Saturday, May 17, 2003
BLVR: What kind of materials did you work with? Metal, wood?
JW: I wanted to work on more mid-century modern things like Noel and Herman Miller furniture when I first started apprenticing, but it's the most difficult upholstery you can do - I wasn't experienced enough to get into that yet. Also, the person I apprenticed for in Detroit had the market locked down and I didn't want to compete with him, so I was mostly doing antique furniture, you know, people's settees and chaise lounges and stuff like that. The clientele is mostly older people who could actually afford it, because it's pretty expensive.
BLVR: It's incredibly expensive, isn't it?
JW: Yeah. I initially thought I could hook up my friends with cool furniture, stuff they got at Salvation Army, but I couldn't afford it.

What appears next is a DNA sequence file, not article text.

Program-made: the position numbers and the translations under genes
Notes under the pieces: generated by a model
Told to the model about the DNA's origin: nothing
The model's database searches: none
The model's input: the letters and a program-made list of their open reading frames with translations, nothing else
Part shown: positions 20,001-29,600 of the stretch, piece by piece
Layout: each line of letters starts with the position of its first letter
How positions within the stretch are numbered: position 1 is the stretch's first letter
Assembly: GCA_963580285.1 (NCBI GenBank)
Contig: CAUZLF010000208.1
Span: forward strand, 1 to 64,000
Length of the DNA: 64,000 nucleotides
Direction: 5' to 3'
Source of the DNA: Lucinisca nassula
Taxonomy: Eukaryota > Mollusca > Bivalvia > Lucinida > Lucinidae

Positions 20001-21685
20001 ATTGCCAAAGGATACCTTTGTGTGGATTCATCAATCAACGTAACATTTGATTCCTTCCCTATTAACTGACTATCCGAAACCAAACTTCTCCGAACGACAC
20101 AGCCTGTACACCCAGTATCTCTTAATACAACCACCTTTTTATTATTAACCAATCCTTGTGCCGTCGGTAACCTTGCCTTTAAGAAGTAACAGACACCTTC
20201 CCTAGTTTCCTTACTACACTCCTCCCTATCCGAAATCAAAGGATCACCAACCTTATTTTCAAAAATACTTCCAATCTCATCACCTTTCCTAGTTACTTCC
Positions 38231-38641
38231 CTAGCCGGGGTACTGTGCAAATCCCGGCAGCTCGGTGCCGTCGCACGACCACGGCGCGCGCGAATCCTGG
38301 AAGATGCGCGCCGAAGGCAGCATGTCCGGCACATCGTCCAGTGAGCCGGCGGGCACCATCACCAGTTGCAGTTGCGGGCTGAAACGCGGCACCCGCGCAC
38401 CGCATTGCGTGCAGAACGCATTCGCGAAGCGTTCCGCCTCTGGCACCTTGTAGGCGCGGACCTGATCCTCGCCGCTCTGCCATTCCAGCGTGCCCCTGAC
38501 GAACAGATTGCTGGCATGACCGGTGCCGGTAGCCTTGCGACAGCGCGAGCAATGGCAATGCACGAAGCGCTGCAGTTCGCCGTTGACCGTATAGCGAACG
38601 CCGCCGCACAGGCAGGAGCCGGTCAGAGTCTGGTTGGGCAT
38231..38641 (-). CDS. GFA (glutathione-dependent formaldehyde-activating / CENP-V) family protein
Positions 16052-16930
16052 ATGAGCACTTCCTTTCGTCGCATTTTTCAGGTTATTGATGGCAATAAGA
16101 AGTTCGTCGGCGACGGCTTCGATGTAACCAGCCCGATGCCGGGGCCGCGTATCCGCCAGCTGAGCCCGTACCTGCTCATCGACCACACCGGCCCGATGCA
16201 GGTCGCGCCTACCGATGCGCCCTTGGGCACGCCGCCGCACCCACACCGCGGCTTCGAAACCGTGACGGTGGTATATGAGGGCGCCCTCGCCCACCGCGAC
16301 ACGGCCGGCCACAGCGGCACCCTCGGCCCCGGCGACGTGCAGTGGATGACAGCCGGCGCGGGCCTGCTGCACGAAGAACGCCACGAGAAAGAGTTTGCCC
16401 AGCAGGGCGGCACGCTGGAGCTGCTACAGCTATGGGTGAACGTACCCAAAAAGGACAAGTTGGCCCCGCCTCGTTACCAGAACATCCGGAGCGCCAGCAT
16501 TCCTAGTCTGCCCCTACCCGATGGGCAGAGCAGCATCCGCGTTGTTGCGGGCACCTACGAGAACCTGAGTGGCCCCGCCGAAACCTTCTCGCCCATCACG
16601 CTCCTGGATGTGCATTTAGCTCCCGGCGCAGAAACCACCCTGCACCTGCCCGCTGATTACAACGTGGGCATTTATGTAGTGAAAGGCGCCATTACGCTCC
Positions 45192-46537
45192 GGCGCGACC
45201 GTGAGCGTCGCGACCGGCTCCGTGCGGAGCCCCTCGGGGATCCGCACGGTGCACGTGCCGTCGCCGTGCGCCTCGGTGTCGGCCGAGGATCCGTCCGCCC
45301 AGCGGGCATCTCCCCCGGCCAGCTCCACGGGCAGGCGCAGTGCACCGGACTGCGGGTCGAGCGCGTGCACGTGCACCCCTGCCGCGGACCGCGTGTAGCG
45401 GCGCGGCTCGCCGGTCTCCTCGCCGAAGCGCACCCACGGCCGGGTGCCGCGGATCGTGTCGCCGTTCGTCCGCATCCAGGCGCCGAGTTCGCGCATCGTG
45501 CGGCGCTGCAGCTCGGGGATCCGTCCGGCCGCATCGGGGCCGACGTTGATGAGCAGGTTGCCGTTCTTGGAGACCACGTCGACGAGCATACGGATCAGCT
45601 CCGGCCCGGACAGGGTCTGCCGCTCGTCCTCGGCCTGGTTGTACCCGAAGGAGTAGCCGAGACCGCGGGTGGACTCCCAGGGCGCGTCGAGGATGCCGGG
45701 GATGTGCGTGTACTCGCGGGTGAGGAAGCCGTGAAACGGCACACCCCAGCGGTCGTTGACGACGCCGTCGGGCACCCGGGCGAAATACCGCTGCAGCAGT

BLVR: Why is it so expensive?
JW: Say you want to re-upholster a couch. The couch is like twelve yards of fabric, and if you've got cheap fabric for $10 a yard (which would be really cheap), that's $120 already. Then it takes 35-40 hours of work to upholster a couch, so even if you work for $10 an hour, it would end up being like $560 to do a couch, not counting the padding, the cushion, all that stuff. So you couldn't just cut a deal; you can't upholster someone's couch for less than $1,000.
posted by Linus | 12:55 PM